License-plate slogans can be deceiving. Taken at face value, North Carolina and Ohio command a monopoly on the origin of North American aviation. The Keystone State, however, could rightly claim "first in flight." Consider the story of Jean-Pierre Blanchard and the first balloon voyage in the United States.
First, some background. Unmanned hot air balloons appeared on Chinese battlefields nearly two millennia ago as tools for signaling. A French coterie of aspiring aeronauts blew up during that country's revolution at the end of the 18th century.
Inaugural "pilots" were a mix of birds and quadrupeds. Not knowing how the human body would react to the altitude, the first aeronauts included a sheep, duck, and rooster.
Early experiments ran into turbulence. Upon the first hydrogen balloon's landing, terrified French farmers destroyed it with pitchforks and knives.
Blanchard met with more success. Described by contemporaries as "humorless, egotistical, and mean-spirited," he arrived in the United States in 1792 with 44 flights under his belt - including the first airborne crossing of the English Channel. George Washington and Thomas Mifflin, Pennsylvania's governor, greeted the surly Frenchman.
With influential friends, Blanchard arranged for a public demonstration of his hydrogen balloon. Those who could plump for the $2 tickets gathered on an uncommonly warm January morning in the yard of the Walnut Street prison, then located at Sixth and Walnut Streets.
The aeronaut climbed into his rattan basket after "strengthen[ing] my stomach with a morsel of biscuit and a glass of wine." A small black dog accompanied him, as well as a letter from Washington pleading with anyone who encountered Blanchard to "oppose no hindrance or molestation."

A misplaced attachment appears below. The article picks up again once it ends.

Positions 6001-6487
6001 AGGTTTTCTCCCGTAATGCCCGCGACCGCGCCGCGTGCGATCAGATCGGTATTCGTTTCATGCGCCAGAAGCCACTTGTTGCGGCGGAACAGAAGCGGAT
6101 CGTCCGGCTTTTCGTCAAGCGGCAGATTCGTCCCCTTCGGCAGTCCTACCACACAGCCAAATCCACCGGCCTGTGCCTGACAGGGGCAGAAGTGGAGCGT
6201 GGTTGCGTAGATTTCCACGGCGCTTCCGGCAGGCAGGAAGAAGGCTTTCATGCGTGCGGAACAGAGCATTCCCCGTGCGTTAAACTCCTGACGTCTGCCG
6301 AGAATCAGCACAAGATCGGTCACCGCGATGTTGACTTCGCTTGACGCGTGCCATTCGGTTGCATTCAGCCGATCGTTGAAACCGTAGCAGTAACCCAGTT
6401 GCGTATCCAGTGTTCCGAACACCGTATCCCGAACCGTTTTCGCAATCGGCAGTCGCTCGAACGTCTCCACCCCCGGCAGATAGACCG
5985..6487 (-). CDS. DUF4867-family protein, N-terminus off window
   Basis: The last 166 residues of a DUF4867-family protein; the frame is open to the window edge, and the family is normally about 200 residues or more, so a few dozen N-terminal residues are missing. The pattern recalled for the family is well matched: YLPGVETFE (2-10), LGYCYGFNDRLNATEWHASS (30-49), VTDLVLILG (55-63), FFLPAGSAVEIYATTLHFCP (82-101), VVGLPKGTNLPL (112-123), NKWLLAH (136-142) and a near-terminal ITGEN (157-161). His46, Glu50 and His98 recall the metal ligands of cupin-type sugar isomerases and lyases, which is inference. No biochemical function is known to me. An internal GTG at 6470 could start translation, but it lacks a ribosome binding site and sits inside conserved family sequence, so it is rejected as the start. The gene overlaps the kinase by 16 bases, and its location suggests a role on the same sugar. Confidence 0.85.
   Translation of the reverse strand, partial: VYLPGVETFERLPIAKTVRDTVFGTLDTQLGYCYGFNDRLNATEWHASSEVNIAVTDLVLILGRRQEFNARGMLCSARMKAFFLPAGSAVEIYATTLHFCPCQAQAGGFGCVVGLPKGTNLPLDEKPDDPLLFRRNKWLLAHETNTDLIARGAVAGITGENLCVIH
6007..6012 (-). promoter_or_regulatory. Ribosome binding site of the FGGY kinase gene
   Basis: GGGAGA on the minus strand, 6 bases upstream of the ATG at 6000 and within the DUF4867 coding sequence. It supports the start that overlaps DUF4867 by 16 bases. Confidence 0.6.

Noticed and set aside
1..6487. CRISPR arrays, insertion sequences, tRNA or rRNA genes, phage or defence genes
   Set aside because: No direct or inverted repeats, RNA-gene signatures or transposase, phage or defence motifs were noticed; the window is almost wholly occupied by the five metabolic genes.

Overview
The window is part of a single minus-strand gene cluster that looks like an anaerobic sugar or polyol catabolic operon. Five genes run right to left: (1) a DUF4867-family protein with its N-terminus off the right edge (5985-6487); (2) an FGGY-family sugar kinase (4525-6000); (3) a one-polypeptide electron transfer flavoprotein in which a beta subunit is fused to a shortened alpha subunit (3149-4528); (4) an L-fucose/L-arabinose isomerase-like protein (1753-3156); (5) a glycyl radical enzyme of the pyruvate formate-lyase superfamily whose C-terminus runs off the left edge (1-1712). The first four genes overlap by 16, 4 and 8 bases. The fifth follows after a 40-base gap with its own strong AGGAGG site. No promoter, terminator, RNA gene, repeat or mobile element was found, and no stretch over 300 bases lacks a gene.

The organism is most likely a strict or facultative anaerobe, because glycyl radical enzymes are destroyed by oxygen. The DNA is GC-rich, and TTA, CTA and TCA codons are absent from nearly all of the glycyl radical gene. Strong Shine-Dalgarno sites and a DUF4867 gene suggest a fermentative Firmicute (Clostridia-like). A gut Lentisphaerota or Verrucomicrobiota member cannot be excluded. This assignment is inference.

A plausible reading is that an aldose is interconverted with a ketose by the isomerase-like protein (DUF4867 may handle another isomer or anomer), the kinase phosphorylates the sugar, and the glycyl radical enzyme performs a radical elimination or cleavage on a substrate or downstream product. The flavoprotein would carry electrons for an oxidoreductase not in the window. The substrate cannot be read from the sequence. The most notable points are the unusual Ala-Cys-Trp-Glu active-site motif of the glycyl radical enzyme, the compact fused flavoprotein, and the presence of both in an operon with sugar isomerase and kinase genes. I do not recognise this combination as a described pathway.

The local press attended the launch along with Washington himself. Blanchard "leap'd into his boat which was painted blue and spangled; the balloon was of a yellowish color'd-silk highly varnished, over which there was a strong net work," ran the American Daily Advertiser. "Several gentlemen gallop'd down the point road, but soon lost sight of it, for it moved at a rate of 20 miles an hour."
An "immense number of people . . . covered the open places, the roofs of the houses, the steeples, the streets, and the roads, over which my flight carried me in the free space of the air," the pilot recorded.
Blanchard cruised over the Delaware, reaching more than 5,800 feet. "To the stars" had been his original destination. He came up a bit short, landing in Deptford nearly an hour later.
Curious residents approached, one of which was armed. ". . . It was really the first UFO sighting in America," Deptford Mayor Paul Medany said. "No one knew what that thing was when they saw it flying by."
The Frenchman produced the "passport" provided by Washington and, for good measure, shared a bottle of wine he had brought along. He arrived safely back in Philadelphia that evening.
The city's intimate connection with aviation spanned far beyond Blanchard. On June 25, 1856, a French woman recognized only as "Mademoiselle Delon" took to the skies in a balloon, the first female pilot in North America.
Even after the Wright brothers unveiled their Flyer in the early 20th century, Philadelphia boasted nearly a dozen balloon clubs. This tradition continues today with the Aero Club.
Vincent Fraley is communications manager of the Historical Society of Pennsylvania.